August 6, 2019
One of the trickiest situations a NYC apartment buyer can face is a best and final offer round. There are a lot of complicating factors at play – a hot property, multiple bidders and very little information. Yoreevo has you covered with some tips to make it as smooth and stress free as possible!
Table of Contents:
What is a best and final offer round?
Why are best and final offers tricky?
How should you navigate a best and final offer?
How can you stand out in a best and final offer?
Do you need to raise your original offer?
Can you submit another offer after a best and final round?
Whoever came up with the term “best and final” offer round didn’t get creative. It is simply when buyers are expected to provide their best and final offer. They are sometimes called the equally straightforward “highest and best” offer rounds.
They are used by listing agents as the cleanest way to handle multiple offers. Rather than each buyer slowly leapfrogging one another with no end in sight, everyone simply provides one final offer and the seller chooses one.
After receiving all the initial bids, the listing agent goes back to everyone and lets them know when best and final offers are due. Usually the deadline is in a day or two.
In addition to price, the seller will consider each offer’s terms such as the down payment, any financing contingency, the targeted closing date, etc. In NYC, co-op sellers will also consider how likely a buyer is to be approved by the board. If the seller has a soft spot for the home, a personal letter explaining why the house will be in good hands may even tip the scales!
It can be hard to figure out the details, namely the amount, of your best and final offer because the other buyers are unpredictable.
While you and your agent can review comps in the building to get a general sense of how much the apartment is worth, you have no idea how much the other buyers will offer. Even if all the data indicates the apartment is worth about $800,000, there is nothing stopping another buyer from offering $850,000.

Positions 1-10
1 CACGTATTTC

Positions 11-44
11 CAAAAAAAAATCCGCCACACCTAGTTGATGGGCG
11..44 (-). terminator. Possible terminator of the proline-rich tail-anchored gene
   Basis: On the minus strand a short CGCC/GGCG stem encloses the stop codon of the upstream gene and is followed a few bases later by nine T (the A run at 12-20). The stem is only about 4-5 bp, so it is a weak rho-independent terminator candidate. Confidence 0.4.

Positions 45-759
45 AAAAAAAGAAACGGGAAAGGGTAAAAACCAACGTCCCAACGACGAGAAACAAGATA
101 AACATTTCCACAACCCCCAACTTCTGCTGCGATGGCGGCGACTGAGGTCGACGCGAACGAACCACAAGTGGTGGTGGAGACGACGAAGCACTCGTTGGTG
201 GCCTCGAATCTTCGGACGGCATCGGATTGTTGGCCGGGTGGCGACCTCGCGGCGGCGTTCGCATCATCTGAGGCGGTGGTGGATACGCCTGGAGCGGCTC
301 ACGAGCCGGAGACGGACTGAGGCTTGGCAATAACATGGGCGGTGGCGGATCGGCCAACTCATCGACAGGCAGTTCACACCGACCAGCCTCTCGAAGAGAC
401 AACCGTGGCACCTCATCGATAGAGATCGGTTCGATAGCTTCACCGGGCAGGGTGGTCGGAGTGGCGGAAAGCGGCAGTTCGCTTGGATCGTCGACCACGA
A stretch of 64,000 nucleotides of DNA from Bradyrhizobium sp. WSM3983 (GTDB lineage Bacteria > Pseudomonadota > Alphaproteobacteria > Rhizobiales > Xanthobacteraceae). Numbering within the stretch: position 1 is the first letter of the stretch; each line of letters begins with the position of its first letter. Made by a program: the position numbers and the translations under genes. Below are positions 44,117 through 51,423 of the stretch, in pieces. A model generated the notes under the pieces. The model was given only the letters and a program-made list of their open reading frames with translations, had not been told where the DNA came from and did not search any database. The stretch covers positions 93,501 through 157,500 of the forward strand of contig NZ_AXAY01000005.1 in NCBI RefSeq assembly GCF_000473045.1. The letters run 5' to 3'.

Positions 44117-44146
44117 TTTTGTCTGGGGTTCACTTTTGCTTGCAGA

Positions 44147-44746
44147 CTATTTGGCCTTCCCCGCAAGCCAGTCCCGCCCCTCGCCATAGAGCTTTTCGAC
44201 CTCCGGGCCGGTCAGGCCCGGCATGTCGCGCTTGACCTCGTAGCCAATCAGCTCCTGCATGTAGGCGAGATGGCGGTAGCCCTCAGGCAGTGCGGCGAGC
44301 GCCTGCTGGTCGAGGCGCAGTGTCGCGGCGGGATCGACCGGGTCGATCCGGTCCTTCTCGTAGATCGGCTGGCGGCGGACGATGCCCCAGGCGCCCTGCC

This unpredictability is by far the hardest part of best and final rounds.
Your agent will try to get additional information from the listing agent and give you a little guidance. For example, the listing agent may share how many offers are expected or what the highest initial offer was. They are not supposed to selectively disclose information - all buyers should receive the same information. That being said, if your agent doesn’t ask, they may not get it.
The best piece of advice for a best and final round is to submit an offer where you would be comfortable both winning and losing. The more indifferent you can be to the results, the better.
Obviously the goal of the offer is to win but you don’t want to get the good news only to second guess yourself. Did you pay too much? Could you have gotten it for less? Do you even want this apartment? A little buyer’s remorse is normal but best and final rounds lend themselves to even more.
On the other hand, you don’t want to come up short and regret not making a higher offer. If you’re in love with the property and you’ll lose sleep if you don’t get it, you may want to be more aggressive.
You and your agent should be looking at comps to guide your offer, not the asking price. Most properties that go to a best and final round will sell above the asking price and it’s not hard to see why. The low price is why there is so much interest to begin with.
There are two main factors sellers will consider when they’re evaluating the offers - price and financing. Financing is arguably equally as important as price because without it, you can’t actually buy the property.
Sellers prefer all cash buyers because there is very little risk of the deal not going through. Unless the buyer goes on a very unsuccessful trip to Vegas, the deal will close. The sale will also close about a month faster because there is no mortgage to underwrite.
If you are financing, a good way to compete against cash offers is to waive a financing contingency. However this does expose you to risks which you should review with your real estate agent and attorney beforehand.
Sellers will often push back on financing contingencies in best and final rounds. The last thing they want is to select a buyer who later can’t get financing, only to find the other buyers have moved on and purchased other apartments.
A good way to give your offer a little more firepower is to ask your agent for a commission rebate. That will allow you to make a higher offer at no cost to you!
Absolutely not! As we said, the best piece of advice for a best and final round is to submit an offer you're comfortable with. If your original offer was as high as you go, you can stand pat. Who knows - maybe you’re already in the lead and will remain on top!
While the listing agent is legally required to submit all offers to the seller, even after a best and final round, this is unlikely to be successful and not advised. To switch from the best and final winner exposes the seller to significant risk.
The better approach is to tell the listing agent you’re still very interested in the property and would like to be considered for backup in case anything goes awry with the current offer. This little bit of persistence has paid off for a number of Yoreevo's buyers!